Fort Worth is the 16th-largest city in the entire United States and the fifth-largest city in the U.S. state of Texas. The city itself is located in North Central Texas and covers nearly 350 square miles in Tarrant, Denton, Parker, and Wise counties According to the recent United States Census Bureau 2014 census estimates, Fort Worth has a population of 812,238. The city is the second-largest in the overall Dallas–Fort Worth–Arlington metropolitan area.
As for its history, the city was established in 1849 initially as an Army outpost on a bluff overlooking the Trinity River, which was a common means of travel at that time. Today Fort Worth still embraces its Western heritage and traditional architecture and design, as it attempts to keep its name as the, “Most Western Town in Texas”.
Fort Worth is famous and well known for many different reasons. For example, the city is home to the Van Cliburn International Piano Competition and several world-class museums as well. The Kimbell Art Museum, considered to have one of the best collections in Texas, is housed in what is widely regarded as one of Texas's foremost works of modern architecture designed by Louis Kahn and Renzo Piano. The city is also home to Texas Christian University, Texas Wesleyan University, University of North Texas Health Science Center, Texas A&M University School of Law, and many multinational corporations including Bell Helicopter, Lockheed Martin, American Airlines, Radio Shack, and others.
Drug Addiction and Substance Abuse in Fort Worth
This is a city that has come under a veritable wave of addiction and drug and alcohol dependence. Drug addiction has been pushing across the nation, consuming city after city and state after state for a decade now. Factually, the United States now faces the greatest addiction crisis that it has ever faced in its history. Unfortunately, Fort Worth has not escaped any of this, and instead has fallen prey to it.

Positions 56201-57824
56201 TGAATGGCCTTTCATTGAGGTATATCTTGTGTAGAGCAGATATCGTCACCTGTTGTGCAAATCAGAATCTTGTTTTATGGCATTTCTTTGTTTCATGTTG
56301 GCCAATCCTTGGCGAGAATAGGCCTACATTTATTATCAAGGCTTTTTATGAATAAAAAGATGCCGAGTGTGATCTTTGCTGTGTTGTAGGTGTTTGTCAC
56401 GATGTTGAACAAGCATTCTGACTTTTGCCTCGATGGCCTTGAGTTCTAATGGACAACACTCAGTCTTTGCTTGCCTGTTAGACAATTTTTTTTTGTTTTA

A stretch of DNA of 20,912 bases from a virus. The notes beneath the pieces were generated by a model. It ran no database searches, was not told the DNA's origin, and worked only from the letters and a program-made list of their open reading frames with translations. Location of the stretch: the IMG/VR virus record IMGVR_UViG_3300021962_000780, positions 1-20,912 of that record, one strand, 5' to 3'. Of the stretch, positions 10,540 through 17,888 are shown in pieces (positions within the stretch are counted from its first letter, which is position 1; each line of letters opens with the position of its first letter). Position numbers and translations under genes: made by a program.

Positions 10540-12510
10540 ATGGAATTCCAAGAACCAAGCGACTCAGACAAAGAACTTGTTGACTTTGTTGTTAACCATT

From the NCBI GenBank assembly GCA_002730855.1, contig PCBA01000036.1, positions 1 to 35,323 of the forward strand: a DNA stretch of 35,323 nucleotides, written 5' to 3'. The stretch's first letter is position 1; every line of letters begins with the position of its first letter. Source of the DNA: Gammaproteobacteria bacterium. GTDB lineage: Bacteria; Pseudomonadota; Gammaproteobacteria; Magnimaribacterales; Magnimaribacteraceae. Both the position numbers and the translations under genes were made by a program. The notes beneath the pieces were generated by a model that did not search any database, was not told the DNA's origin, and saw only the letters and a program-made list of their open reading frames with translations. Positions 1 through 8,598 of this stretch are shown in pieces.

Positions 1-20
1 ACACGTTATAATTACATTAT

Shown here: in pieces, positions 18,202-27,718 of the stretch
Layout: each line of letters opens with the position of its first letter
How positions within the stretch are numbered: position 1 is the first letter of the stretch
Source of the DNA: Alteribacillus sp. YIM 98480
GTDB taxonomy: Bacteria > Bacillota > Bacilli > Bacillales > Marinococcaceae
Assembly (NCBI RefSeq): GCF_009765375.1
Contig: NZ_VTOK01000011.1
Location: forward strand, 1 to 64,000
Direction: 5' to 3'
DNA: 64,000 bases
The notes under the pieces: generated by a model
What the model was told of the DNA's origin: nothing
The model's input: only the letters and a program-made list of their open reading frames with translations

To better understand the drug and alcohol crisis in Fort Worth, in Texas, and in the nation at large, the Substance Abuse and Mental Health Services Administration, (SAMHSA), the National Institute on Drug Abuse, (NIDA), the National Survey on Drug use and Health, (NSDUH), the Center for Disease Control and Prevention, (CDC), the Office of the President's Drug Control Update, and the Trust for American Health, (TAH), have all worked together to examine, survey, study, evaluate, and analyze the drug addiction and alcohol abuse issue. Just a few of these findings have been included below:
• A synthetic drug that goes by the street name of Flakka has been linked to a rising number of deaths in the Houston area in recent years.
• The Institute reports there have been 13 Flakka-related deaths in the Houston area just in the first six months of 2015.
• “Spice”, a common and relatively new form of synthetic marijuana that is being trafficked into Texas by Mexico is 500 to 700 times more powerful than natural marijuana and it is extremely dangerous.
• Crystal meth abuse is worst amongst the nation’s youth. This problem has really reared its ugly head in Texas. This is particularly troublesome as the youth is the future of the state of Texas and of the nation as well. For example, in the year 2007 four and a half percent of American high-school seniors and four percent of tenth grade students reported using methamphetamine at least once in their lives, and very high percentages of those who admitted using meth once also admitted to being heavily addicted to meth.
Kicking the Habit in Fort Worth
For one who is addicted to drugs or alcohol, the future is grim indeed. However, a drug or alcohol addiction does not have to be a death sentence by any means at all. Actually an addiction is an affliction of both the mind and body, and it can be cured as such. The way for addicted Fort Worth residents to beat their drug and alcohol habits is through inpatient, residential, drug and alcohol addiction treatment and rehabilitation centers and programs. Only these types of organizations possess the skills and treatment methods necessary to be able to guarantee a lifetime of sobriety and freedom.